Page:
Truthfully, I was not sure what I would think of this performance. I had never attended an opera before, so having the opportunity to see this production live was an entirely new experience for me. I was aware that operas are known for their extremely dramatic style and theatrics. As result, I was worried that perhaps its style would throw me off and taint the experience for me. I was wrong.
I remember walking into the Metropolitan Opera House and being instantly dazzled by it. As you walk in, there are lovely golden, snowflake-like chandeliers that dangle from the ceiling. The walls and steps are covered with red velvet that cushions every step you take. Everything is ornamented in colors of gold, silver and red. It was both elegant and striking. The concert area itself was just as striking. From the ceiling, hanged a beautiful sphere chandelier that glittered in the light. As much as I loved the elegance and style of the Opera House, I also fell in love with the opera itself.
Tosca, is a rather complex opera that deals with the concepts of betrayal, extreme passion and an infinite love. It is also one of the very few operas in which the storyline is tied to a specific time and place, Rome on June 17, 1800. I thought that it was interesting to see the opera set in this time period. Considering that the man who wrote the opera, Giacomo Puccini, was Italian, one would think that having a play with the main characters being supporters of Napoleon rule would be a distasteful topic. However, Puccini welcomed this storyline and concept.
I would have to say that my favorite thing about the opera was Mario’s aria that took place in the last act as he was contemplating his death. I felt that it was a very beautiful and touching performance. I also feel that it was this aria that made me love the opera. There was just so much raw emotion portrayed in that scene and I was actually able to feel that emotion. I don’t get emotionally when watching things like television shows or movies, but I did feel something during this performance that made my eyes water up. I think that the music had a lot to do with the pull on my emotions. In the beginning of the piece, Cavaradossi sings softly with a solo clarinet tune accompanying him. The sound of the single clarinet almost emphasizes the aria’s melancholy sound. As it continues, the single clarinet becomes accompanied by strings such as the violin, double bass and the harp. Cavaradossi’s voice also slowly rises to a louder dynamic becoming fuller and denser, matching the melody of the instrumentation. This gradual rise in dynamics almost mimics Cavaradossi’s oncoming wave of despair and his realization that he is about to die. His aria toys with the concept of life and the realization of the things that you took for granted while you were alive. It was very touching.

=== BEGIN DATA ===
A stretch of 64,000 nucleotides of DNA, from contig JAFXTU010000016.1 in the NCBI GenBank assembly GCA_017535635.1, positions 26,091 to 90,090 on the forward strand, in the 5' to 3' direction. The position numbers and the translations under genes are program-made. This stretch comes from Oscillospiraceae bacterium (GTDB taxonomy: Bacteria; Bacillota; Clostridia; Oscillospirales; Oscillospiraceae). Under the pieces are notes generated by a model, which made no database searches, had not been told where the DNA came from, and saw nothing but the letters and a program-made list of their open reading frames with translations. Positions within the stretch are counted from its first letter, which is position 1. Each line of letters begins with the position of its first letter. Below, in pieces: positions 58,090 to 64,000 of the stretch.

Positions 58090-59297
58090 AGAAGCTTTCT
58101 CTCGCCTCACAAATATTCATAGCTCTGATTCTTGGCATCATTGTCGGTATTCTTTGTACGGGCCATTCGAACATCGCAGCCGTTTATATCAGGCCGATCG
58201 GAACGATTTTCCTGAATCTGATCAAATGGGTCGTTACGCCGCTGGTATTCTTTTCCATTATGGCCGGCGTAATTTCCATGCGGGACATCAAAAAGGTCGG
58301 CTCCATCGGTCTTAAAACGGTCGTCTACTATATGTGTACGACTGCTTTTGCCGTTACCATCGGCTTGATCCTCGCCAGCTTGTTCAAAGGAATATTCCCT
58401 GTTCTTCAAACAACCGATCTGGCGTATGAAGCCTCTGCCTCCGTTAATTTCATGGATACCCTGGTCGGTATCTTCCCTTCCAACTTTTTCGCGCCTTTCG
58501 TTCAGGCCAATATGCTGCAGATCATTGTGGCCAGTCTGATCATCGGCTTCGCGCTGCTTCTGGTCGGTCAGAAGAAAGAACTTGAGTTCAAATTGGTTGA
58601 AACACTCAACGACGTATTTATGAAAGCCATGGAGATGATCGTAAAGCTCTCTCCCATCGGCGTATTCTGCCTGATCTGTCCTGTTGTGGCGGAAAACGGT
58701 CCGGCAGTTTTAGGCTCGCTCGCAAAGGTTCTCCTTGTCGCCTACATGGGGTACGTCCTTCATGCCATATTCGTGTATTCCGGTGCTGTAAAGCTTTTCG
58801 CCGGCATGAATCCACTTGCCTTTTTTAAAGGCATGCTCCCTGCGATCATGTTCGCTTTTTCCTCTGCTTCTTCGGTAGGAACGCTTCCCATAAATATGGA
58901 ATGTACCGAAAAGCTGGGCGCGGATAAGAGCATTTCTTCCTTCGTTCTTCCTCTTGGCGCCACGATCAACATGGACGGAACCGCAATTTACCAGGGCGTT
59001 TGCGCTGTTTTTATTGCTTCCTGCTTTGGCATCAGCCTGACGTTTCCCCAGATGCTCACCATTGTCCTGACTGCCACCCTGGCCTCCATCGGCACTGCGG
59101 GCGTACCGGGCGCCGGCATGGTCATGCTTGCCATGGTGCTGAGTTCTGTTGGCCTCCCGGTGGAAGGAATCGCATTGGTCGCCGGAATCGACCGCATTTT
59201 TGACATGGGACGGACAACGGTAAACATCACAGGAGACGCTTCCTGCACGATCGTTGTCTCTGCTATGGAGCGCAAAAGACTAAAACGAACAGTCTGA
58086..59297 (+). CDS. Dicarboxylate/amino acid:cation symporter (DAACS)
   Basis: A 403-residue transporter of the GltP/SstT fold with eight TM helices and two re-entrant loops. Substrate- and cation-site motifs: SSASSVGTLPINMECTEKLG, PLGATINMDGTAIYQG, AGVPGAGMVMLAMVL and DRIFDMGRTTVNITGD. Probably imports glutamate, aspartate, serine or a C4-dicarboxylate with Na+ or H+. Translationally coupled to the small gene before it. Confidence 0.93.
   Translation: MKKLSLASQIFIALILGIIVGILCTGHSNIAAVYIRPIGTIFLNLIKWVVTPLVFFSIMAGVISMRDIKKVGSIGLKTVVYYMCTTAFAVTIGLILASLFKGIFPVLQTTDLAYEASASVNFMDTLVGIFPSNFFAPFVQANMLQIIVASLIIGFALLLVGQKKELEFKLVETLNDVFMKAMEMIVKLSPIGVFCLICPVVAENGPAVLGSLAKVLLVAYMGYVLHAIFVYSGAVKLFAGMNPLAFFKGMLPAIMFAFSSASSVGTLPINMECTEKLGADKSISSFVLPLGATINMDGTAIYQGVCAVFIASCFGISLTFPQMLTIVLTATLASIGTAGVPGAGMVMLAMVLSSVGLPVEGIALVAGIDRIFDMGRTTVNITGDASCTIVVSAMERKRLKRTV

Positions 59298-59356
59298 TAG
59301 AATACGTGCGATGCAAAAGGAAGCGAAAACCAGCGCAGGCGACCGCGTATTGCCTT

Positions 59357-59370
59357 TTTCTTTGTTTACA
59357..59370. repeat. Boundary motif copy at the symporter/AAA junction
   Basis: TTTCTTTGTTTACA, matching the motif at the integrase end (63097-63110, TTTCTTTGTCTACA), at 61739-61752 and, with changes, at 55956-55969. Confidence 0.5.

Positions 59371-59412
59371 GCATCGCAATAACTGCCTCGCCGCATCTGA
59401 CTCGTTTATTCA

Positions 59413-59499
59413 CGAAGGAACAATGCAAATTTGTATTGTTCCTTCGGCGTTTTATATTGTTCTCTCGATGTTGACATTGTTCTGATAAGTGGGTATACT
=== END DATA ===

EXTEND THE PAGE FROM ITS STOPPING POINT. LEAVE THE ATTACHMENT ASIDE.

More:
I hope that I will be awarded the opportunity to see another opera again.